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Federalist Papers - Federalist, No. 78, And The Power Of The Judiciary, Further Readings

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A collection of eighty-five essays by ALEXANDER HAMILTON (1755–1804), JAMES MADISON (1751–1836), and JOHN JAY (1745–1829) that explain the philosophy and defend the advantages of the U.S. Constitution.

The essays that constitute The Federalist Papers were published in various New York newspapers between October 27, 1787, and August 16, 1788, and appeared in book form in March and May 1788. They remain important statements of U.S. political and legal philosophy as well as a key source for understanding the U.S. Constitution.

The Federalist Papers originated in a contentious debate over ratification of the U.S. Constitution. After its completion by the Constitutional Convention on September 17, 1787, the Constitution required ratification by nine states before it could become effective. A group known as the Federalists favored passage of the Constitution, and the Anti-Federalists opposed it.

To secure its ratification in New York State, Federalists Hamilton, Madison, and Jay published the Federalist essays under the pseudonym Publius, a name taken from Publius Valerius Poplicola, a leading politician of the ancient Roman republic. Their purpose was to clarify and explain the provisions of the Constitution, expounding its benefits over the existing system of government under the ARTICLES OF CONFEDERATION.

Hamilton, a New Yorker who served as treasury secretary under President GEORGE WASHINGTON from 1789 to 1795, was the principal architect of The Federalist Papers. Hamilton conceived the idea for the book and enlisted the aid of Madison and Jay. He is thought to have written fifty-one of the essays: numbers 1, 6–9, 11–13, 15–17, 21–36, 59–61, and 65–85. Madison, who served two terms as the president of the United States, from 1809 to 1817, probably authored twenty-six of the papers: 10, 14, 37–58, and 62–63. Madison and Hamilton probably wrote papers 18–20 together. Jay, who sat as the first chief justice of the U.S. Supreme Court, from 1789 to 1795, wrote five essays: 2–5 and 64.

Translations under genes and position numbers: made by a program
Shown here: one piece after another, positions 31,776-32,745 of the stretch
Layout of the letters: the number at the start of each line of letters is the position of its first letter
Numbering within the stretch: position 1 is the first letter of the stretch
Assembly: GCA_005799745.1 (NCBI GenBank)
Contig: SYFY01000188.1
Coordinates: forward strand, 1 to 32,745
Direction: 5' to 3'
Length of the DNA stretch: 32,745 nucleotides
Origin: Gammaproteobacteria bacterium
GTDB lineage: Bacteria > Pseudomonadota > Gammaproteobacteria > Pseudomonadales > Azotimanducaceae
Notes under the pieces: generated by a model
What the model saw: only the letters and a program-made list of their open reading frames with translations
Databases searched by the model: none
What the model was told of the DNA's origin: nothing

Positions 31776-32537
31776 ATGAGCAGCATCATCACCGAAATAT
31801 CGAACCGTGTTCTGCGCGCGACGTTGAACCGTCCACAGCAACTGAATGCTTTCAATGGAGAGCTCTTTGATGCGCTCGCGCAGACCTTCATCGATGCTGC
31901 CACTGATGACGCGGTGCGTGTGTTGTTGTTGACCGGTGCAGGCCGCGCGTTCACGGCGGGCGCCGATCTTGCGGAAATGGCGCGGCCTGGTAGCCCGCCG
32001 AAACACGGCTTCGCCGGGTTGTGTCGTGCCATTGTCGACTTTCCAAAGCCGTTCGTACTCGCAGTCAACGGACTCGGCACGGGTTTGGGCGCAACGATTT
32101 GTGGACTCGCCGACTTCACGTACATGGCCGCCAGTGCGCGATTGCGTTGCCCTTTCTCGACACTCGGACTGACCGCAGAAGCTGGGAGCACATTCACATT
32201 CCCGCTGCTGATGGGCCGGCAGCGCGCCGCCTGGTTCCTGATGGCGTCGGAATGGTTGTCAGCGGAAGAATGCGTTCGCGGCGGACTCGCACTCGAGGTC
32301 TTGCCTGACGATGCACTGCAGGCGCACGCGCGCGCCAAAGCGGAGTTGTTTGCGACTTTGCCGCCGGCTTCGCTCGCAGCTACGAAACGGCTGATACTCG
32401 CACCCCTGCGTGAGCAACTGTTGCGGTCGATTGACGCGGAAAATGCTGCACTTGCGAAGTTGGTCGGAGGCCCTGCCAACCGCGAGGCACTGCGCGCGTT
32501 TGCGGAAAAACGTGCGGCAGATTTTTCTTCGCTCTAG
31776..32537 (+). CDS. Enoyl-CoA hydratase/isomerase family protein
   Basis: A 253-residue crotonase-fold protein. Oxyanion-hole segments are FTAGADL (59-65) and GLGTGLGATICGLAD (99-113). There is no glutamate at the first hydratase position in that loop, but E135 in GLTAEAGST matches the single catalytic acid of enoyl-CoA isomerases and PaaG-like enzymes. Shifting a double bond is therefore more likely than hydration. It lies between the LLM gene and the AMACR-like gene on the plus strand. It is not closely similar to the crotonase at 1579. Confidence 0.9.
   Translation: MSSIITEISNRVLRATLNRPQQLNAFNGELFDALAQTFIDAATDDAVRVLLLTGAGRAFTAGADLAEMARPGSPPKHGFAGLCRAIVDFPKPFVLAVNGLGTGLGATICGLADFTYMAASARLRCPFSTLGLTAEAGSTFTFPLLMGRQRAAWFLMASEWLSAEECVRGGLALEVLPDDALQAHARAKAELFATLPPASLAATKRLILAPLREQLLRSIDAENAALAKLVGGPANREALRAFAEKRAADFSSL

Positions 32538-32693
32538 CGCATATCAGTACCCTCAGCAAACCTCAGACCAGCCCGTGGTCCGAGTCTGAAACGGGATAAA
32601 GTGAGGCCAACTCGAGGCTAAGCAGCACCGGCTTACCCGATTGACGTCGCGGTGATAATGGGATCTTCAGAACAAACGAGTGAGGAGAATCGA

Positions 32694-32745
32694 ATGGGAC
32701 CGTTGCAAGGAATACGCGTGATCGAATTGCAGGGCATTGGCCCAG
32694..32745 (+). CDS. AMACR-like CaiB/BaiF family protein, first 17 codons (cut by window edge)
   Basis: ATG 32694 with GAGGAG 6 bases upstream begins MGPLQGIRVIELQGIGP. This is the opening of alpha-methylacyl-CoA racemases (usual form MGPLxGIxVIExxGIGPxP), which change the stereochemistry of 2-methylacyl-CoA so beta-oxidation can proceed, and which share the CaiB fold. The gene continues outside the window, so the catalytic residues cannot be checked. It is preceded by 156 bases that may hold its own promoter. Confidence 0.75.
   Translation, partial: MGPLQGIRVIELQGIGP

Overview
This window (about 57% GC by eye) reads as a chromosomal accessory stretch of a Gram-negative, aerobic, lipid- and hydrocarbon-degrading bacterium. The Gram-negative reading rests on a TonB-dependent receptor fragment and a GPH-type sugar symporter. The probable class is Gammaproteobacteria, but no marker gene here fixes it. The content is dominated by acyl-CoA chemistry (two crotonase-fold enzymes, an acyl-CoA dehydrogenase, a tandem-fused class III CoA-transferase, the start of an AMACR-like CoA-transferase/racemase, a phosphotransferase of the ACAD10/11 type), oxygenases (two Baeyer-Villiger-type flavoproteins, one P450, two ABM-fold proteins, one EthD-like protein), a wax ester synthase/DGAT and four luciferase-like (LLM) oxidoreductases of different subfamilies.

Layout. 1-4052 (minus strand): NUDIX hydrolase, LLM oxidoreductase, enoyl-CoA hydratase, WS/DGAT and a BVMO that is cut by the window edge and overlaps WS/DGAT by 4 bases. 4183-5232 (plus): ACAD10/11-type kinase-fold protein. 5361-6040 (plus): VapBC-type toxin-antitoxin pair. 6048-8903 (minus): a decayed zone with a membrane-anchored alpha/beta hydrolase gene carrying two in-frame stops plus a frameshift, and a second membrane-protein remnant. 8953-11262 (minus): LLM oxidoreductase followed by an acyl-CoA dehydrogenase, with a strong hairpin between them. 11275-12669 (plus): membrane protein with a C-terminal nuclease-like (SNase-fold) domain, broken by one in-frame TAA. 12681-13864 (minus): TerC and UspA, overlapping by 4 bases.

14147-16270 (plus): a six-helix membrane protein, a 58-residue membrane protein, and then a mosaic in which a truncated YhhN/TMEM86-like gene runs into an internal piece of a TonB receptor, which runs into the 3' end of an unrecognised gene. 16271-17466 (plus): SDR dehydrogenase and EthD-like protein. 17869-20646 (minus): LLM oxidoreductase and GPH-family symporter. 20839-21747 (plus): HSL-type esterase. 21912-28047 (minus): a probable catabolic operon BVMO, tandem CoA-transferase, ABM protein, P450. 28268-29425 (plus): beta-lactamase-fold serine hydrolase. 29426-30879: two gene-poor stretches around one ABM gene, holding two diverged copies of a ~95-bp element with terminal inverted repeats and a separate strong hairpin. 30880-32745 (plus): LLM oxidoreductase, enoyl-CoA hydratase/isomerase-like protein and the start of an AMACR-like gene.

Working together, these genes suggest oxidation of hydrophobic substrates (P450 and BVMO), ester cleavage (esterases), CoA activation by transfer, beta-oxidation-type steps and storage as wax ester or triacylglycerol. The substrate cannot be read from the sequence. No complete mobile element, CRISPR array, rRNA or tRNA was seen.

The essays presented a number of arguments with great importance for the founding of the U.S. government. They forcefully made the case for a strong union between the states (numbers 1–14); the ineffectiveness of the Articles of Confederation (15–22); the advantages of a strong, or "energetic," central government (23–36); and a republican government's ability to provide political stability as well as liberty (35–51). The later essays examined the roles of the three branches of government—the legislative (52–66), the executive (67–77), and the judicial (78–83)—as well as the issue of a bill of rights (84). The last essay consists of a closing summary (85). In making their arguments, the authors also discussed the benefits of FEDERALISM, under which the state and federal governments would each have a distinct sphere of power.

Several of the essays have been especially influential in U.S. political history and philosophy. The most famous, Federalist, no. 10, by Madison, concerns the dangers and remedies of factionalism for a republican government. Madison, seeking a "republican remedy for the diseases most incident to republican government," argued that a large republic of the kind envisioned by the Constitution will be less likely to fall victim to disputes between different factions than will a small republic. Here and in essay 51, Madison claimed that the diversity, or "plurality," of interests that exist in a large commercial republic will prevent any one faction from uniting to deprive the rights of a smaller faction.

The essays on the role of the federal judiciary have had a lasting influence on U.S. law. Essay 78 contains an important defense of the principle of JUDICIAL REVIEW, the power that allows the U.S. Supreme Court to strike down laws passed by Congress. In number 80, Hamilton argued for the establishment of a system of federal courts separate from state courts, an idea that was realized several years later.

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